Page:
Making Rules

Its often observed, as technical advancement is constantly making easier to spread knowledge , low quality knowledge has grown exponentially.

Good knowledge is as if drowning in the pool of low quality knowledge. Something similar to a economist’s phrase – bad money drives out the good.

Recently, I came across a gem by Lon Fuller legal philosopher 1902-1978.

Moral tale of King Rex and eight ways in which he fails to make laws:

1)      Fails to make rules, so everything is decided on a adhoc basis.

2)      Does not publicize the rules

3)      Enacts retrospective laws

4)      Incomprehensible laws

5)      Contradictory laws

6)      Rules that require conduct beyond power of affected parties

7)      Introduces frequent changes

8)      Fails to achieve congruence between rules announced and official action

In our daily lives sometimes we make rules which we ask others to follow and sometimes follow rules made by others.

May we make better rules !

 

 

 

What is good for an economy – inflation or deflation?

We often hear about inflation. Recently, more about dangers of deflation.

So I thought I will write about this phenomenon as I have noticed from the point of view of employer -`capitalist` and employee- `labour`.

 

Men have short memories, a few years of inflation or deflation taken to continue forever and economic decisions are based on them.

 

 

Moral of the above story!

In a capitalist system, where capitalist is free to employ his capital to whichever source is most profitable, labour also has this choice and should make this choice of providing his services to the capitalist who pays him the highest wages.

 

The question arises why does capitalist makes this choice and labour does not?

Answer: Habit.

Man is a slave to his habits.

A capitalist is thinking about his investment decision practically every day.

And an employee makes it very occasionally. Usually when he is forced by circumstances.

Labour has nothing to offer but himself; thus one should always gain knowledge, experience + new skills to make oneself more valuable and constantly change employers.

Farmageddon

Farmageddon

I had been reading this book recently and few interesting facts that I came to know, are listed below:

1 – Common Agricultural Policy (CAP) of EU ; setup in 1962 consumes nearly half of EU budget – c€50bn. Similarly, US has a Farm Bill policy setup in 1933 , total bill $30 bn ; 3/4th of which goes to top ten farms in US.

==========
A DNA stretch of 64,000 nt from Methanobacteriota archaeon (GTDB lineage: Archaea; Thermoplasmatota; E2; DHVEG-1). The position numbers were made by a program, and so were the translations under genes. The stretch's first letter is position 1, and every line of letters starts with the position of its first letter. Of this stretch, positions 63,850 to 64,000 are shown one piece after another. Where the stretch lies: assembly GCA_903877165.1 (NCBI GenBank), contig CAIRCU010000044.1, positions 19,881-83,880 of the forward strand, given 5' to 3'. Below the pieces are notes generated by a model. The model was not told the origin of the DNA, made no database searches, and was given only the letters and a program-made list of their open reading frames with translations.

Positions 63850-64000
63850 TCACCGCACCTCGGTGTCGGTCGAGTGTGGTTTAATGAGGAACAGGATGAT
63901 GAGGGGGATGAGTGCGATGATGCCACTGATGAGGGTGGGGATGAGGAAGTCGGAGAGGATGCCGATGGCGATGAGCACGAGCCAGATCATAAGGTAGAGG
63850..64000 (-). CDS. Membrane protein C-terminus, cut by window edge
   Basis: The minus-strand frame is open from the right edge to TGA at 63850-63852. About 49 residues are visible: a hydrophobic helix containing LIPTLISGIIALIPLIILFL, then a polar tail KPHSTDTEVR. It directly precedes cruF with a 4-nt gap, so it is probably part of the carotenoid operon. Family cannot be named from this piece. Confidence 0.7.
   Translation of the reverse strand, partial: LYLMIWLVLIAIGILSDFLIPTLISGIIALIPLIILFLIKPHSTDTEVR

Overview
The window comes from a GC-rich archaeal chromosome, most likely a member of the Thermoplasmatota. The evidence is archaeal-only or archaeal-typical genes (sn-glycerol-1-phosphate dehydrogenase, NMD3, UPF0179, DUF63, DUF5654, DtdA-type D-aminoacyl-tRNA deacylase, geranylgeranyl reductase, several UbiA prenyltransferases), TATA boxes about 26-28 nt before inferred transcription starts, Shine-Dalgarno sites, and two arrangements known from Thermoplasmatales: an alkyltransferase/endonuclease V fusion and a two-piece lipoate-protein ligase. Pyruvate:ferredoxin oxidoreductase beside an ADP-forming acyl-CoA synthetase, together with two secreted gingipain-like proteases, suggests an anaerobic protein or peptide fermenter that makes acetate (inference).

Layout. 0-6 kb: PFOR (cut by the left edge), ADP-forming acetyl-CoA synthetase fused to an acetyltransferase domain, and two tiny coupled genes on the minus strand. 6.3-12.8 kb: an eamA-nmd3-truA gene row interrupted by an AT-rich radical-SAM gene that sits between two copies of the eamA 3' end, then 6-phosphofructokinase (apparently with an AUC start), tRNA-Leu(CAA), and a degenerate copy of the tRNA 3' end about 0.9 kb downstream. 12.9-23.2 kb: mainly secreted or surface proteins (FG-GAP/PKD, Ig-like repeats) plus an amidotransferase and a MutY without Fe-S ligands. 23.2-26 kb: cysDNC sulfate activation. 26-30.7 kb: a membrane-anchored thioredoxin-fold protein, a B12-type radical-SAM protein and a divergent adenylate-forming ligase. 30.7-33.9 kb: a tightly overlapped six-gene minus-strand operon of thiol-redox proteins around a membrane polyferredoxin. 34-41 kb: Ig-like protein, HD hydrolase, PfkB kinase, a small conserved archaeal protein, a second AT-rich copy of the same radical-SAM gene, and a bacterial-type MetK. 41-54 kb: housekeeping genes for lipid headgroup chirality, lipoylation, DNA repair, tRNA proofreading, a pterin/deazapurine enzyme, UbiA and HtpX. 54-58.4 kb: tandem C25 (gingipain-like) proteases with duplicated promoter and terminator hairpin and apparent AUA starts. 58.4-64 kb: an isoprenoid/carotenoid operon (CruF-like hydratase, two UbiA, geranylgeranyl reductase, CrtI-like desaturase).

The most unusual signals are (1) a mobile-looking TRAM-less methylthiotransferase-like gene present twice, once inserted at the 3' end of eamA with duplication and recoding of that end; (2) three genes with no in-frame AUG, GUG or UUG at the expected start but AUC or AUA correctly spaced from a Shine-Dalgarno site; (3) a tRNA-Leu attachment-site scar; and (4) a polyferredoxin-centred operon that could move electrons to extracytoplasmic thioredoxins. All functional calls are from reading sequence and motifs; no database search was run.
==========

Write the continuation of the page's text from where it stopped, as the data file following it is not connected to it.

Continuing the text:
2. Farm animals consume :
1/3rd of all world cereals; and
30% of global fish catch ; and
1/2 of all antibiotics consumed in the world.

3. Mad cow disease ( happened in Britain) due to cows being feed meat and bone meal.

4. Lastly more than 200,000 Indian farmers have killed themselves since 1997 because they could not repay debt taken to buy fertilizers and GM seeds.

Amazing world we live in !

 

 

Banking and its regulation

Bank of England  (BOE)                                                                       Reserve Bank of India(RBI)

BOE                                                                                    RBI

Banking in recent past has also changed because of :

A. Technology – I remember when I first started at a bank,  our major job was to calculate  interest, balance books, all sorts of tasks were being performed manually, technology has brought a quantum leap in banking mostly for the better, but as one of my old bosses used to say our stock in trade is money by increasing the velocity of money, we can gain a lot of money but other other hand loose even more, before we even know about the loss !

One side effect, in the UK I observe that banks have basically de-skilled in their frontline staff.

B. Deregulation – I came to the UK from India. In India most of the banking sector is dominated by the government owned banks. It has its advantages like mis-selling does not occur but a bigger negative side is the banks are not customer focused or competitive.

But the Central Bank (RBI) is very active and helps a lot in providing guidance and support. Reserve bank is  truly  a lender of last resort and thus have an omnipotent presence in the market, it does not hide behind rules and procedures as I have noticed in BOE’s case.

One of the most surprising thing I came to know after the crash was that BOE did not see the housing asset bubble as its problem. Now we have PRA in the UK with a mandate to oversee the market risk, before this as per BOE’s interpretation of its own job profile, it was not their job to see what was happening in the market.

All these scams like LIBOR manipulation, miss selling of PPI, miss selling interest hedging products, selling of card lost protection (when one did  not even need it as per law), FX rate rigging were happening in the market. Even de-skilled frontline staff were aware of them, it’s hard to believe BOE was not aware of them. The problem was, BOE thought it was not their problem.

This is a simple error which happens when there are more than one regulator, one regulator thinks its the other’s job and vice versa and nobody does the job!

Housing Bubble in UK

earnings-to-hosue-prices

Borrowing costs have reduced resulting in high assets prices including housing. Investment banks and hedge funds have borrowed money and invested in stocks. Individuals in the UK have borrowed and invested in properties. Both have taken advantage of low borrowing costs.

Asset bubble has also taken place as FIs are lending ever greater amounts. Example income to loan ratio have soared in past 30 years from 2.5 to 4.5 times eg. Banks in the 1980s in the UK were lending maximum of 2.5 times of income as loans.

Lets say if Mr and Mrs A have a combined income of £30k in 1980s, they would get a maximum loan of 30 x 2.5 = £75k.  In 2014 (after the crash) they can get 4.5 ie. 4.5x 30 = £135k.